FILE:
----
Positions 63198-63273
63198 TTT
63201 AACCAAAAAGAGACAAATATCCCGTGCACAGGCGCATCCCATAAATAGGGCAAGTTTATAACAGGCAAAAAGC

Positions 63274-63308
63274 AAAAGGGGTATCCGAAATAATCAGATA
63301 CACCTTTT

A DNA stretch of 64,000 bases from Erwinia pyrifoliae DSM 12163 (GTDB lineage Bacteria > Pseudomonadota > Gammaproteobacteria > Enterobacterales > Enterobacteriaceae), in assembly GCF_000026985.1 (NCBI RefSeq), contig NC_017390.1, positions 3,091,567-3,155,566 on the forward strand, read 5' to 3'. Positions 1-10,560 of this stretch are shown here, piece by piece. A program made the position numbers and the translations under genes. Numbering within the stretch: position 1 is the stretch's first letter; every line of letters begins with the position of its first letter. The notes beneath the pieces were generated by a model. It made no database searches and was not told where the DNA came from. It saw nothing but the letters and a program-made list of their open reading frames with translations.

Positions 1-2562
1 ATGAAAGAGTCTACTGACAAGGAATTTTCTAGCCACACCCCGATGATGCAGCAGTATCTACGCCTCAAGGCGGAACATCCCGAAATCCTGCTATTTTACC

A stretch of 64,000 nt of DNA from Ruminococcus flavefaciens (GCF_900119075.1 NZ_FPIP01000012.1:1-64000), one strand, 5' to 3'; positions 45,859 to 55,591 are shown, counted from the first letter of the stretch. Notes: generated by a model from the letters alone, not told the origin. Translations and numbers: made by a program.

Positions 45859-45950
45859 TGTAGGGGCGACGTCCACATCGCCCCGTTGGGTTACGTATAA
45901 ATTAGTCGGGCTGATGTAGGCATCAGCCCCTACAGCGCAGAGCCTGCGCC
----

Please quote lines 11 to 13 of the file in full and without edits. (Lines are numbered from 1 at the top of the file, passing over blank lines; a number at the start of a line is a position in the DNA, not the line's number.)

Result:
Positions 45859-45950
45859 TGTAGGGGCGACGTCCACATCGCCCCGTTGGGTTACGTATAA
45901 ATTAGTCGGGCTGATGTAGGCATCAGCCCCTACAGCGCAGAGCCTGCGCC